The most common variants of the SAFE note are those with a valuation cap (guaranteeing the highest price per share at which the SAFE Note will convert), those with a discount (on the pre-money valuation of first priced investment round) and those with a hybrid of the valuation cap and discount rate (ensuring that the founder raises the next round at a valuation higher than the cap). Essentially, the lower the valuation cap and the higher the discount, the lower the price per share for the investors and the higher the dilution for the founder. SAFE Notes with a Most Favoured Nation (MFN) clause that allow seed stage investors to mimic the preferential rights and terms of a future round, are less common.
All in all, if SAFE Notes seem like a good bet for both the investors and the founders, then why is everyone not using them? From an investor’s perspective it’s obvious – you have risked your money in an extremely early-stage company but are blocked from all decision making at the board and shareholders’ meetings. Further, your power to negotiate rights in the SHA (shareholders’ agreement when the company is first priced) is significantly low. These investors must live with the rights negotiated by the next priced-round investor.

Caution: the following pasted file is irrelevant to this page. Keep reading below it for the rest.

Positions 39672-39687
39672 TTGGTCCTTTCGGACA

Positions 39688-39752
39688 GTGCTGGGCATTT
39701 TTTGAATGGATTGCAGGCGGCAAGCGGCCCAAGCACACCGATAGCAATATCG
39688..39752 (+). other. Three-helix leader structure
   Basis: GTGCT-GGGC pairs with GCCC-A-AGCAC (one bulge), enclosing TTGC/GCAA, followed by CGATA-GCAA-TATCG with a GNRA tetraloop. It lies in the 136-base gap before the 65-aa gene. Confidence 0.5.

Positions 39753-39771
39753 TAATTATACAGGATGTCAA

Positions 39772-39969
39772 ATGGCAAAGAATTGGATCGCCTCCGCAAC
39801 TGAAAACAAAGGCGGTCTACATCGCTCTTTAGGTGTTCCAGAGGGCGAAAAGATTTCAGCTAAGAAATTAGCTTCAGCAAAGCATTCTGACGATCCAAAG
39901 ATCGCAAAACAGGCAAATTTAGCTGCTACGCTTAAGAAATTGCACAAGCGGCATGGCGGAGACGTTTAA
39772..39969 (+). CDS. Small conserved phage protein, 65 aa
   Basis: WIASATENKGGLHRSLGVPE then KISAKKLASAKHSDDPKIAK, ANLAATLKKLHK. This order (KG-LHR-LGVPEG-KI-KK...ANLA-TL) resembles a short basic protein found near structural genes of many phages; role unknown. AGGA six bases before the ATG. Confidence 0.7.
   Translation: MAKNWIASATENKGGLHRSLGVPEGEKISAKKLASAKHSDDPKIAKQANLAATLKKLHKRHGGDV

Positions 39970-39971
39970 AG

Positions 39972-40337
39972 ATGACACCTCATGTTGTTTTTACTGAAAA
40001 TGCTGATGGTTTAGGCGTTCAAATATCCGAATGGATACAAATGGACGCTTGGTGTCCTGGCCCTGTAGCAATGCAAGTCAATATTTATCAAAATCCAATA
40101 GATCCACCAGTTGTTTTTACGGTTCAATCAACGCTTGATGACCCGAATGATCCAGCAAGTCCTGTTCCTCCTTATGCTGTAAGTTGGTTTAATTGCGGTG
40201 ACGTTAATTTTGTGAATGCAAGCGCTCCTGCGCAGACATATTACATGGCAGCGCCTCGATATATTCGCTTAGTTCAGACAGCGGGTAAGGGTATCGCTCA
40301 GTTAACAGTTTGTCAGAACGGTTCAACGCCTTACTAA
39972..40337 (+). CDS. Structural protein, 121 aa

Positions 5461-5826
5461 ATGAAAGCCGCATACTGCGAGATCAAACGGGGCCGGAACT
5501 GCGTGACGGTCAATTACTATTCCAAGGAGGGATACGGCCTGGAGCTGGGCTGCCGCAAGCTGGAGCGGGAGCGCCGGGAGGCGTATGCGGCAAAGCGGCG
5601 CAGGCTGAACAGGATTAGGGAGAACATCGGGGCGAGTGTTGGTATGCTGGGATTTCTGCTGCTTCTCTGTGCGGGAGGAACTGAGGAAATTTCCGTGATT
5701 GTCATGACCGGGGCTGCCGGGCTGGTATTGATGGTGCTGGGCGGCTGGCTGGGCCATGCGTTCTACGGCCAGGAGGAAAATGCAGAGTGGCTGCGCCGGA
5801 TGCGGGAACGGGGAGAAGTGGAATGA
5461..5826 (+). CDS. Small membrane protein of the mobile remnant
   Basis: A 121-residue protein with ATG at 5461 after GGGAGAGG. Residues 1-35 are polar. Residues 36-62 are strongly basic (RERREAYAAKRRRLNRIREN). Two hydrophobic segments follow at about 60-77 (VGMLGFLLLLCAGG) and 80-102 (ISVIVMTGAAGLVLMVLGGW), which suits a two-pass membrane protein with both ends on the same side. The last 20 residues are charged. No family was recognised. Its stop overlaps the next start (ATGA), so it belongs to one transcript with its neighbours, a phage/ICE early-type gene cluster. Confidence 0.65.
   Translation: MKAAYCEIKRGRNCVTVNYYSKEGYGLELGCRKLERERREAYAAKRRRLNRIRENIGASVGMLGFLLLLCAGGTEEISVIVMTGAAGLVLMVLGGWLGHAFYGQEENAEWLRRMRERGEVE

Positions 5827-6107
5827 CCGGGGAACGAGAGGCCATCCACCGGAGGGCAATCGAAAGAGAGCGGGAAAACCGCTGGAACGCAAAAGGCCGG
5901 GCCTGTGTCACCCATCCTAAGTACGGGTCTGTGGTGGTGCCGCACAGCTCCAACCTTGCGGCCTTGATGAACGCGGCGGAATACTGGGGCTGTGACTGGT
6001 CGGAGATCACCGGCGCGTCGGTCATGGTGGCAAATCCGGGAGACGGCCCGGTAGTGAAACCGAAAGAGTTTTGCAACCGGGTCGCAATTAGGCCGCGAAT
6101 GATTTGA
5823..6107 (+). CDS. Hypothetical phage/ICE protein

For a founder, on the other hand, there is a hidden dilution in SAFE Notes that could, often, slip under the radar. The median value of seed rounds for climate-tech start-ups in 2020 was approximately USD 500,000 – not a large sum to develop cutting edge technology. High R&D costs in the climate-tech space and long-gestation period in the lab often leads to founders raising multiple smaller SAFE Note rounds before they are ready for a priced round from institutional funds. The round specific dilution (with each round having a different valuation cap, discount rate or both) and its impact on the cap table is often overlooked and founders can lose significant stake in the company when they finally go for a priced round. But, when a future investor decides to invest in such a start-up, they will do the dilution math and may not like the numbers. They may not be keen to invest in a start-up where founders have already diluted over 25-30% of their stake in the company at the early stages.
Convertible Notes (CN)